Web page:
As soon as the Russian invasion of Ukraine began on Feb. 24, 2022, Ukrainian refugees — mostly women and children — began arriving in neighboring countries. Some by train, some in cars with bullet holes.
United Methodists in Eastern Europe have been welcoming refugees since the beginning. Many offer shelter and basic daily necessities, in many cases hosting the refugees in their own homes. Others arrange to transport food and medical supplies back into Ukraine for those who cannot leave, and help refugees acquire legal documents that they may have left behind or lost while fleeing their homes. As the conflict drags on and more long-term needs arise, churches help children with school and help their parents find more permanent housing and jobs. When asked, the response is always that they will help as long as necessary.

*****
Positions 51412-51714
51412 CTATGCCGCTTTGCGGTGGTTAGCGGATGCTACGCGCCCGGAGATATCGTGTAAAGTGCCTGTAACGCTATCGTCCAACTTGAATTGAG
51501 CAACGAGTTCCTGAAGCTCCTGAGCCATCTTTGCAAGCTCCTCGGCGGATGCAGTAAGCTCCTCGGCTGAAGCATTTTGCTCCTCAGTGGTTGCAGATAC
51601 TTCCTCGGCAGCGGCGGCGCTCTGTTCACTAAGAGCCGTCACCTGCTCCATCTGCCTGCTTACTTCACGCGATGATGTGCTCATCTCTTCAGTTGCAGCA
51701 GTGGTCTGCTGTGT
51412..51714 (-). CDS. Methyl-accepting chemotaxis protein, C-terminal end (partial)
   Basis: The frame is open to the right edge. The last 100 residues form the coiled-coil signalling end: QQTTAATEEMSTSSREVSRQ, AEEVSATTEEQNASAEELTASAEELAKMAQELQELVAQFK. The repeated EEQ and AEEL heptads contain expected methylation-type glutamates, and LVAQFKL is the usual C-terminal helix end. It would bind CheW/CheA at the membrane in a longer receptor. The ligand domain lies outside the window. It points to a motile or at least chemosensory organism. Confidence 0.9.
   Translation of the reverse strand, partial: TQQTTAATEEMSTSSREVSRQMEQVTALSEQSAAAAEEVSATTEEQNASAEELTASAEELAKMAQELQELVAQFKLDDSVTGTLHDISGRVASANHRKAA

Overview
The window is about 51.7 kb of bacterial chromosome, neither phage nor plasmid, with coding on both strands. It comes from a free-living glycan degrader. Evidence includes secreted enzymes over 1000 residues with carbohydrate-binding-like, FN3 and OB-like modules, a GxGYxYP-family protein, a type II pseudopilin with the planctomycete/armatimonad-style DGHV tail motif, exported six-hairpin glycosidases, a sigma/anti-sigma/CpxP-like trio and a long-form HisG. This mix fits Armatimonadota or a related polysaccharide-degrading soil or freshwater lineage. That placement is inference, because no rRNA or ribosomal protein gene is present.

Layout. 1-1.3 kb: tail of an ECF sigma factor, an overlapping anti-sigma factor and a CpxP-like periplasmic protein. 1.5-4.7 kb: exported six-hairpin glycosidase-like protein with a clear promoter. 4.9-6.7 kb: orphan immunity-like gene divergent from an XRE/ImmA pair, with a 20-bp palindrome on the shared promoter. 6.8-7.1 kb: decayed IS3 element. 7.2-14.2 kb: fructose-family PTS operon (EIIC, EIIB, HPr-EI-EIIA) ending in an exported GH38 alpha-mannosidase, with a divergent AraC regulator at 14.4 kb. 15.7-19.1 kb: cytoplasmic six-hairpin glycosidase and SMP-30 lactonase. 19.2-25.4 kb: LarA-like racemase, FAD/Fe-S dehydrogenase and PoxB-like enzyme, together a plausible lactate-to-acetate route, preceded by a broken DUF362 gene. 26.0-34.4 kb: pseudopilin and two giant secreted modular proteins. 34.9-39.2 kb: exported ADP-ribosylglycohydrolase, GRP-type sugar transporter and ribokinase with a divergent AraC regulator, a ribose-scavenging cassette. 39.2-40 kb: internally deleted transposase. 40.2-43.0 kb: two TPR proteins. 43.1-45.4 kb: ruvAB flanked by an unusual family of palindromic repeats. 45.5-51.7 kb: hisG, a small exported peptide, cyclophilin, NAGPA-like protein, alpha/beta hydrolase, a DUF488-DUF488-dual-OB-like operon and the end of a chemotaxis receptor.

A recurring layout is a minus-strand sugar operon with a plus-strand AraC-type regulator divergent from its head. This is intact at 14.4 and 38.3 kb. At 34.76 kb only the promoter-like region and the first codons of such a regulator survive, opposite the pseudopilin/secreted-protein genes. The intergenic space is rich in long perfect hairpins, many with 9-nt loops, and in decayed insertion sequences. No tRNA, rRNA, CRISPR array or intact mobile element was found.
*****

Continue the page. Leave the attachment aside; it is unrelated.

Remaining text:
In late May, a team from United Methodist News, the United Methodist Committee on Relief and the United Methodist Board of Global Ministries visited church refugee ministries in the Czech Republic, Hungary, Romania and western Ukraine to share stories of the United Methodist presence in the wake of such tragedy and ongoing need.
The Rev. Jana Krizova, who helps coordinate refugee ministries for the annual conference of The United Methodist Church in the Czech Republic and Slovakia, said this ministry happened naturally.